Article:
Scientists Find Gene That Protects Against Alzheimer’s in High-Risk Population

By | November 30th, 2017

November 30, 2017

In a new study, scientists have identified a gene that protects against Alzheimer’s in those who are at a high-risk of dementia—elderly people with a genetic variant known as ApoE4. Statistically, these people are at the highest risk of developing Alzheimer’s. But a small subset of them never do, and scientists say that’s thanks to a variant in a gene called RAB10.

Researchers have known for a long time that carrying a gene called ApoE4 increases risk of Alzheimer’s disease. If you have one copy of the gene, your risk of Alzheimer’s goes up three times. If you have two copies, it increases twelvefold. For someone with two copies who lives to 65, that’s a 91 percent chance of developing late-onset Alzheimer’s.

“Instead of identifying genetic variants that are causing disease, we wanted to identify genetic variants that are protecting people from developing disease,” said Perry Ridge, assistant professor of biology at BYU. “And we were able to identify a promising genetic variant.”

Scientists from Brigham Young University took data from the Utah Population Database—records kept by the Mormon church on geneology and historical medical history that number around 20 million—and used it to identify families that had a large number of ApoE4 carriers, but a lower incidence of Alzheimer’s. They then looked at the DNA of individuals who didn’t develop Alzheimer’s in comparison with their relatives who did. That’s when the variant in RAB10 emerged as the differentiating factor.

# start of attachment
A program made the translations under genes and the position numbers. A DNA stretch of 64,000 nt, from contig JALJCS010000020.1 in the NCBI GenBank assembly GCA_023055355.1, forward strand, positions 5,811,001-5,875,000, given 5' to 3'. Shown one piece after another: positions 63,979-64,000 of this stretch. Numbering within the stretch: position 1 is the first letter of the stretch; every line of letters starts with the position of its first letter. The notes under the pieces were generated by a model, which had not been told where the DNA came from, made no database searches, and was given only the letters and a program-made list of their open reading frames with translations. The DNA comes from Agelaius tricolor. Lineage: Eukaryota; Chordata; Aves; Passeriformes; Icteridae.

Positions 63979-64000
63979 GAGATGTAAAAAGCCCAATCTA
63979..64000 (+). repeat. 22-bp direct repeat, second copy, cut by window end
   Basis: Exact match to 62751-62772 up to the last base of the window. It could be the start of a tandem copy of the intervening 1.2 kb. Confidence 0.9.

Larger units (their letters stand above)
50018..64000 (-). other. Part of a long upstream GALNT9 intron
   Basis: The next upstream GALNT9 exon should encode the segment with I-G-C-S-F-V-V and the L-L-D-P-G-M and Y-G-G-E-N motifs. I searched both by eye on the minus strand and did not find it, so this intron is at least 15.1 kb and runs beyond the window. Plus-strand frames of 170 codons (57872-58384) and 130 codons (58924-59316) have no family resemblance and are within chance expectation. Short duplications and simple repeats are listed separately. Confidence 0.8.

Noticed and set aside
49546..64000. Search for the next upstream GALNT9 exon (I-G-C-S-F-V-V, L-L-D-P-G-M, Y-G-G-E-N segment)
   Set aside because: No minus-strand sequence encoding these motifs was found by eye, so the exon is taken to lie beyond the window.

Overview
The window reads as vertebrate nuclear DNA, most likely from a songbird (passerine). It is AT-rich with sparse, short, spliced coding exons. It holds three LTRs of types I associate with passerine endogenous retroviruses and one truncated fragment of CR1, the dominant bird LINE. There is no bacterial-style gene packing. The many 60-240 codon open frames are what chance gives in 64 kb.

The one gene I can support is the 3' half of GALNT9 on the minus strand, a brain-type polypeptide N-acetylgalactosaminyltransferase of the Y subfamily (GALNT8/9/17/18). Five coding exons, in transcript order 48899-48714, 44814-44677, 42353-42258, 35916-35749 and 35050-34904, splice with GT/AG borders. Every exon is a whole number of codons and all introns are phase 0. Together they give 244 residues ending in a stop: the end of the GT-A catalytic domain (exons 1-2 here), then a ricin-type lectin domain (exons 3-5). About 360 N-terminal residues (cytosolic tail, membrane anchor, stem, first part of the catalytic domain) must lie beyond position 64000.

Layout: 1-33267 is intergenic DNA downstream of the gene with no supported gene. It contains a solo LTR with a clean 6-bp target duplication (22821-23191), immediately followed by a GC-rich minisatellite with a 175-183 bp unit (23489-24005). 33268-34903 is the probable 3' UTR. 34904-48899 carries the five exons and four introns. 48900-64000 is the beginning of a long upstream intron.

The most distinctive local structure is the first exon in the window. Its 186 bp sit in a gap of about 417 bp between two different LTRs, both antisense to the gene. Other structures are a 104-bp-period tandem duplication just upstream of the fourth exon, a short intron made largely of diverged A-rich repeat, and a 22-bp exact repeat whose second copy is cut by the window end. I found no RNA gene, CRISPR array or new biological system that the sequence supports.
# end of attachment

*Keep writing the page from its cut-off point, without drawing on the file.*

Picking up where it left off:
Once the team identified the gene variant, they took it to the lab, where they tried increasing it and decreasing it in cells to see how it would affect the proteins that are associated with Alzheimer’s disease. They found that decreasing this variant also decreased the Alzheimer’s-related proteins, meaning it may have the potential to reduce Alzheimer’s disease.

“There are currently no meaningful interventions for Alzheimer disease; no prevention, no modifying therapies, no cure,” study author John Kauwe said. “The discoveries we’re reporting in this manuscript provide a new target with a new mechanism that we believe has great potential to impact Alzheimer’s disease in the future.”

This study was published in the journal Genome Medicine.

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